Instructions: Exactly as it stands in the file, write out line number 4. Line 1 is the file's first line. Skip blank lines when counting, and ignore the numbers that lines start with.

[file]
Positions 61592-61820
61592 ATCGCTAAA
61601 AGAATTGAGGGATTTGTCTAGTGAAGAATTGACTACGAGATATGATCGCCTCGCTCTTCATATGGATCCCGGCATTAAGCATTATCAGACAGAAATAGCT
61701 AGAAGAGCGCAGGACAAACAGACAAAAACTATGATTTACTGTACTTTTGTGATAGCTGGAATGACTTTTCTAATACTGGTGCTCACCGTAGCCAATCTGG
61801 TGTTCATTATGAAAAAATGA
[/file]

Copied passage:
61701 AGAAGAGCGCAGGACAAACAGACAAAAACTATGATTTACTGTACTTTTGTGATAGCTGGAATGACTTTTCTAATACTGGTGCTCACCGTAGCCAATCTGG